A large office campus was beginning a project to update several of its buildings for seismic and mechanical upgrades, while also looking to creating accurate working models for Building Information Management software (BIM). The General Contractor began by scanning two buildings and sending the scans to a team in India for conversion to CAD models. These models were then verified by a survey team and subsequently approved for production.

And almost as soon as the retrofit began it became evident the models were good or good enough in certain areas but critically inaccurate in others. And one-by-one, each designer, engineer, and sub-contractor made it clear they wouldn’t, couldn’t, be held responsible for work done based on inaccurate models. This left the GC with little recourse.

SKUR was then used to match the veracity original LIDAR scans to the models built offshore and to test the final production model. The results showed the models contained a variety of errors, most likely due assumptions made while interpreting the LIDAR data. The result was an immediate work stoppage and nine weeks delay while the design and engineering teams reworked and resubmitted plans for client and local planning approval.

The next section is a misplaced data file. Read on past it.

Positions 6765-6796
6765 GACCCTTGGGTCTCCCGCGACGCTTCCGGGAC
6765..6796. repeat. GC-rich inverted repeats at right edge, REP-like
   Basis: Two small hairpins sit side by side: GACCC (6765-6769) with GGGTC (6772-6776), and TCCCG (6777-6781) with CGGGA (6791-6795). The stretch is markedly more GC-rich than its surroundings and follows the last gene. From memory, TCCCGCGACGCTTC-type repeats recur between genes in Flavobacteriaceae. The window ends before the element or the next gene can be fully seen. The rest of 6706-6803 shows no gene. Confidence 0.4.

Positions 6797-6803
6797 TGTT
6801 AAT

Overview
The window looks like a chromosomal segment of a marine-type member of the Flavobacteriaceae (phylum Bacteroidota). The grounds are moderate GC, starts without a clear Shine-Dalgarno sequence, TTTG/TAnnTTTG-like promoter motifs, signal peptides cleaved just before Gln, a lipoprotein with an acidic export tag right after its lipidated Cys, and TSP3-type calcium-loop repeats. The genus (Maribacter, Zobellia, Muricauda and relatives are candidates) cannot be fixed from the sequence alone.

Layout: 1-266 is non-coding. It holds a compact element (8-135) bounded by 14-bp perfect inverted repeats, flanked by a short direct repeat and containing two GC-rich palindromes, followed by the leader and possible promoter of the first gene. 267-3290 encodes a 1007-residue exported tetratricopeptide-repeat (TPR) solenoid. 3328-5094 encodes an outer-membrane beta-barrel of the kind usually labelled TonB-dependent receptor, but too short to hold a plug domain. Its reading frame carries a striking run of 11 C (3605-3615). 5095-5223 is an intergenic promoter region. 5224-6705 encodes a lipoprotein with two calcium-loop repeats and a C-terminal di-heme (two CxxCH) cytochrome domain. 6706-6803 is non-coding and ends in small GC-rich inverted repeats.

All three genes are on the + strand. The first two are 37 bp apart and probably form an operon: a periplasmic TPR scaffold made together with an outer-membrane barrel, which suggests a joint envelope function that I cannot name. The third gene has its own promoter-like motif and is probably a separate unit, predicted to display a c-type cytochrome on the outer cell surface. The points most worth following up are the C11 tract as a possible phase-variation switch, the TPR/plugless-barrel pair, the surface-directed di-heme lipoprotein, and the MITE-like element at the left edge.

The cost of performing SKUR Diffs to compare the 27 original LIDAR scans to the models would have been about $5,000. Additionally, professional fees to investigate discrepancies SKUR revealed are estimated to have been about $7,000. And since the contract with the model maker allowed for corrections before final sign-off, there would have been no additional cost for reworking the models at this early stage.

The cost of work stoppages can be difficult to calculate. For this case study, we evaluated design and engineering fees, rental costs for idle heavy equipment, wages for Subcontractor teams held onsite for a week after the initial error discovery, legal fees, and planning department fees.  In all, about $108,000 in unanticipated costs were easily identifiable. Likely the number is double.